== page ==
The discourse by US actors related to Pakistan had started shifting from a focus on Afghanistan and terrorism and more towards Pakistani domestic politics since October, two months after the US withdrawal from Afghanistan, a report revealed.
This was disclosed in a report by the Islamabad Policy Research Institute (IPRI) regarding the US-Pakistan relations post-Afghanistan withdrawal.
The report provided an in-depth analysis of key Twitter accounts of US-based think tanks, policy experts, and media sources to understand, analyse and deconstruct the shifting discourses on Pakistan over the last year.
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“Our aim was to see which topics received the most attention in US-led discourses related to Pakistan and how these discourses have evolved over the past year,” it stated.
“In order to analyse US discourses on Pakistan, we looked at the Twitter data of three prominent US think tanks, three major media sources, and six policy experts via the latest Twitter API.”
The report further said that out of the 195,264 tweets scraped, 5,085 tweets were filtered that were directly related to Pakistan from June 1, 2021 to May 31, 2022.
“We then further categorised these tweets related to Pakistan into critical issues affecting the Pakistan-US relationship, i.e., Afghanistan, terrorism, nuclear (issues), China, India, civil-military relations, and politics,” it added.
The researchers witnessed a surge in activity in August 2021 owing to the US withdrawal from Afghanistan. “In October 2021, the main focus of US accounts was on the TLP’s protests that continued for a month. The last few months of 2021 saw a reduced focus on Pakistan by US accounts due to the Russia-Ukraine conflict,” they said.
The report stated that April 2022 saw another surge in the frequency of tweets by all actors as the political unrest heightened due to former prime minister Imran Khan’s ousting via a no-confidence vote.
It said that as the US withdrew from Afghanistan, the discourse on Pakistan shifted from being Afghan-centric towards Pakistan’s domestic politics. Moreover, there was a surge in nuclear-related discourse in October 2021, which coincided with Dr AQ Khan’s death anniversary.
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The US accounts also covered Pakistan government talks with the TTP in May 2022. China was also mentioned with respect to the China-Pakistan Economic Corridor’s (CPEC) security and Russia regarding warming ties with Pakistan.
The report also stated that policy experts were the most vocal on selected key issues, focusing on Afghanistan, Pakistani politics, terrorism, and China. They also spoke the most about the civil-military relations in Pakistan while commenting on Pakistan and India’s ongoing tensions.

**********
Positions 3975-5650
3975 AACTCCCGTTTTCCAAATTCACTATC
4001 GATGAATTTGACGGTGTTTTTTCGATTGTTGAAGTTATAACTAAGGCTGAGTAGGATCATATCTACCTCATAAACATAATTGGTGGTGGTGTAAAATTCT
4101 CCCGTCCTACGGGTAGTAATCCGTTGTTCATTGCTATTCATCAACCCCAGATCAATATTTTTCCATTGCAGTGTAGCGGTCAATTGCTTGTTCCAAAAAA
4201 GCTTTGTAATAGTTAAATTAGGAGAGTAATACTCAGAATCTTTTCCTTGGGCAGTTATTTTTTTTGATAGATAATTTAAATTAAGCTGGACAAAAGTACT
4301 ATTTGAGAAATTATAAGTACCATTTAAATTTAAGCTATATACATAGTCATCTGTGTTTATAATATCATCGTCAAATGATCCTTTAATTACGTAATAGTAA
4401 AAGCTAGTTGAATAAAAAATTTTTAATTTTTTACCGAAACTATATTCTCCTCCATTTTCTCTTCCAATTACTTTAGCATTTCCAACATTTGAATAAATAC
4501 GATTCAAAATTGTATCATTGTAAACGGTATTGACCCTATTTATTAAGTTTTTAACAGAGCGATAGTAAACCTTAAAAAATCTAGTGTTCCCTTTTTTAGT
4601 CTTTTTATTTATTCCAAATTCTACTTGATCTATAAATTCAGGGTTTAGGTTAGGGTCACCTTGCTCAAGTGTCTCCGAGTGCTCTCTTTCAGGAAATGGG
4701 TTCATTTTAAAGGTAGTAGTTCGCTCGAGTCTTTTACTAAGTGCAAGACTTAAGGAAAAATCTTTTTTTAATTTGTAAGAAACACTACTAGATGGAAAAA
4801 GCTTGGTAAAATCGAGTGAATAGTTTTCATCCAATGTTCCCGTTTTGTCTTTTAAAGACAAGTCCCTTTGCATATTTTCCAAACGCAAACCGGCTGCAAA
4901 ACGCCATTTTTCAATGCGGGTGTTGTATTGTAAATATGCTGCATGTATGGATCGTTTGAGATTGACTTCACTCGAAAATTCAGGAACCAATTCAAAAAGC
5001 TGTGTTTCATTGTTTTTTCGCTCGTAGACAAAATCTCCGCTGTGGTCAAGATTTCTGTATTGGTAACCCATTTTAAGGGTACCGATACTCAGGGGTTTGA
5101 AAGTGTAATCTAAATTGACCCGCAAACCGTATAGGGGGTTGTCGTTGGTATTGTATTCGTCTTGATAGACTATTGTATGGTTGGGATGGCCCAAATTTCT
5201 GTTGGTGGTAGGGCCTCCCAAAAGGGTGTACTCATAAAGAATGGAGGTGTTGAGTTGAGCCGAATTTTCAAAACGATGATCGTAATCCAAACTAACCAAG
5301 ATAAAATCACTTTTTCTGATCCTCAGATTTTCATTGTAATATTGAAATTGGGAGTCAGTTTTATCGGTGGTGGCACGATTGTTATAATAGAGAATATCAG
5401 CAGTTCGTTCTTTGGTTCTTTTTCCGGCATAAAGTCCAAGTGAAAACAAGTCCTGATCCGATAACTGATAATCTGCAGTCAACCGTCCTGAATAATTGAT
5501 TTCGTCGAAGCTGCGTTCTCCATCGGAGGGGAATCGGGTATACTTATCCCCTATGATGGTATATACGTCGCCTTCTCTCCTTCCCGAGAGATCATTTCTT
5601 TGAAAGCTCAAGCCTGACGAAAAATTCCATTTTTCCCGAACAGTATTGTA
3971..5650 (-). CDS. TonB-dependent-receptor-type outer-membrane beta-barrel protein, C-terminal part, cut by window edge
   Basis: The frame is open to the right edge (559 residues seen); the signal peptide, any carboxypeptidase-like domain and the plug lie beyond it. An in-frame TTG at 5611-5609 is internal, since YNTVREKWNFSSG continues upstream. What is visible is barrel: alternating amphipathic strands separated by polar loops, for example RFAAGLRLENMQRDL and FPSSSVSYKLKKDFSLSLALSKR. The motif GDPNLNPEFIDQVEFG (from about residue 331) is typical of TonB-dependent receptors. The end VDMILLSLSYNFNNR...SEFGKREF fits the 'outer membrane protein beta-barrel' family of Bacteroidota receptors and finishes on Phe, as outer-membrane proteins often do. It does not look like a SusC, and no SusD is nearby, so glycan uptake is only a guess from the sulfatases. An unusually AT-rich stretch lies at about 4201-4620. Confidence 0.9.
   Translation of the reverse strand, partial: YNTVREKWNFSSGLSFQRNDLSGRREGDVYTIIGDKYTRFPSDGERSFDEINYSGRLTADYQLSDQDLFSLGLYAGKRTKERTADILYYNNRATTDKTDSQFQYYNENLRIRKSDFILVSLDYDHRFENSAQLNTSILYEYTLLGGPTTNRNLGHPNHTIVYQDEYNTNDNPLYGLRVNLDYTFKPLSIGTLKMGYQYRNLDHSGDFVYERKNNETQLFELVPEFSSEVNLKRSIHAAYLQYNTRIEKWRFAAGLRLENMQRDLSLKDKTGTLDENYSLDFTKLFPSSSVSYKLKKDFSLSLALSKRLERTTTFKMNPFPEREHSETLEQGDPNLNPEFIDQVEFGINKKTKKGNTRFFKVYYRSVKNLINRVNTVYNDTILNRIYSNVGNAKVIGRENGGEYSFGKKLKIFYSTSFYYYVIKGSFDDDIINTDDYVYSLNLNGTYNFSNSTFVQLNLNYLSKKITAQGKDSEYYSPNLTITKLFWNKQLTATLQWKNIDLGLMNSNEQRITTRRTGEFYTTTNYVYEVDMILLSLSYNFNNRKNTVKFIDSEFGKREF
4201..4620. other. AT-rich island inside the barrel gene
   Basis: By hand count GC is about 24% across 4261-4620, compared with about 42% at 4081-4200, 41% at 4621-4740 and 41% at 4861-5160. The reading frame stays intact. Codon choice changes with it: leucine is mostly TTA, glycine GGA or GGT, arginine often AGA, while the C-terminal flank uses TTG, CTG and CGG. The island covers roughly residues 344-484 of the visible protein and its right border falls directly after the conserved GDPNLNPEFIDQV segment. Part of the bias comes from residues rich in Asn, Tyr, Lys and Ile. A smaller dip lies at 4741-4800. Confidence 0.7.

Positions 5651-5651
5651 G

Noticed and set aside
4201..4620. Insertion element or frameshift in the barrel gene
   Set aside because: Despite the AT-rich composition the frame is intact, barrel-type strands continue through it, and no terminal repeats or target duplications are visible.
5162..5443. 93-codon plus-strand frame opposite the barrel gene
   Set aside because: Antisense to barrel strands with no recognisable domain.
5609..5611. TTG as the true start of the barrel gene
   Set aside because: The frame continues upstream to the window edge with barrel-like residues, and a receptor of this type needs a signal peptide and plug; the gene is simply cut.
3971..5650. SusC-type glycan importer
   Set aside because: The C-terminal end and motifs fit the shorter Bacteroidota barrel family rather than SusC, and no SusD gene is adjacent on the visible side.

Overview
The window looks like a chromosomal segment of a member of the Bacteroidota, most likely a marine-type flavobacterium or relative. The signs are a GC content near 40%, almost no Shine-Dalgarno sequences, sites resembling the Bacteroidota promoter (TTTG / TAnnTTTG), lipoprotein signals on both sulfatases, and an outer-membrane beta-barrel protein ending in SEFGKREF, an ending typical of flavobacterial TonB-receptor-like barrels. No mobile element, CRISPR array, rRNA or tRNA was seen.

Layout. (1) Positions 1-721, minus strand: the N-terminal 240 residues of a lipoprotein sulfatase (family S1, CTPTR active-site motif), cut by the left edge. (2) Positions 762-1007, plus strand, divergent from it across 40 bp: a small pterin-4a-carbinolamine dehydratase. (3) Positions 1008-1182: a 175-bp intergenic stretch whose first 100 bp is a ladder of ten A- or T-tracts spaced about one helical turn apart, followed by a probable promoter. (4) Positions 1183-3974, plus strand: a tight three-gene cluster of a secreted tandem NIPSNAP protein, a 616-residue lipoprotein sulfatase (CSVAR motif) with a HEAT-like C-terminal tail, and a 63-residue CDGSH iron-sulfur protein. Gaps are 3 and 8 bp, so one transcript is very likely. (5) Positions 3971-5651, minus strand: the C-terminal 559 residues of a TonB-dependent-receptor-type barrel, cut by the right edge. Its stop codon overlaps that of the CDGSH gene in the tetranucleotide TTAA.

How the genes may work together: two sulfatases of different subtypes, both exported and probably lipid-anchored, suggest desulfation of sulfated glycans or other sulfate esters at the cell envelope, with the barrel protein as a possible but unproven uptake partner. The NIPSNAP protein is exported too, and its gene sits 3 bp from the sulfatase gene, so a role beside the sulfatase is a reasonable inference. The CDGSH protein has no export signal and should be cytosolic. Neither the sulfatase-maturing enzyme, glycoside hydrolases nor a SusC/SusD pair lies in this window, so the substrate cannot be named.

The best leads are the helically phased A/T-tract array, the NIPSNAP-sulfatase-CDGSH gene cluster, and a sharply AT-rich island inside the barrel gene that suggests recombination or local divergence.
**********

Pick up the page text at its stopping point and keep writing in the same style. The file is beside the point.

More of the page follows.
“Major media outlets focused equally on Pakistani politics and terrorism-related discourse, with a relatively lesser focus on Afghanistan concerning Pakistan, while having the highest contribution to the nuclear-related discourse. The think tanks mainly focused on Afghanistan and China, along with politics.”
After the US, the report stated that Afghanistan was the top mentioned country by the US accounts regarding Pakistan-related discourses, owing to Pakistan’s critical role in the US-Afghan crisis and US withdrawal.
India was mentioned regarding nuclear discord between the two countries and increasing tensions on the Line of Control (LoC). Russia and China were also mentioned, displaying the US concerns over Pakistan’s friendly relations with Russia and China.
“Our analysis shows that US accounts predominantly focused on Pakistan through the lens of the Afghan war and the withdrawal of US forces,” it added.
The report said that the word “Taliban” was repeatedly used in tweets related to Pakistan in the context of US withdrawal from Afghanistan and the group’s subsequent takeover of Kabul.
On the other hand, words like “TLP,” “TTP,” “KHAN,” and “PTI” show the increasing focus of the US accounts on Pakistan’s domestic issues after US withdrawal from Afghanistan, it added.
China has also been mentioned mainly concerning CPEC and in the context of Washington’s Indo-Pacific strategy.
The report concluded that the discourse by the US actors related to Pakistan had started shifting from a focus on Afghanistan and terrorism, more towards Pakistani domestic politics since October, two months after the US withdrawal from Afghanistan.
It said that the frequency of political and civil-military discourses was highest during the period of uncertainty, following the ouster of Prime Minister Imran Khan in April 2022.
It further said that Pakistan-China-related discussions by the US have also increased in frequency since then, bringing to attention the US Indo-Pacific strategy following a brief lull earlier this year.
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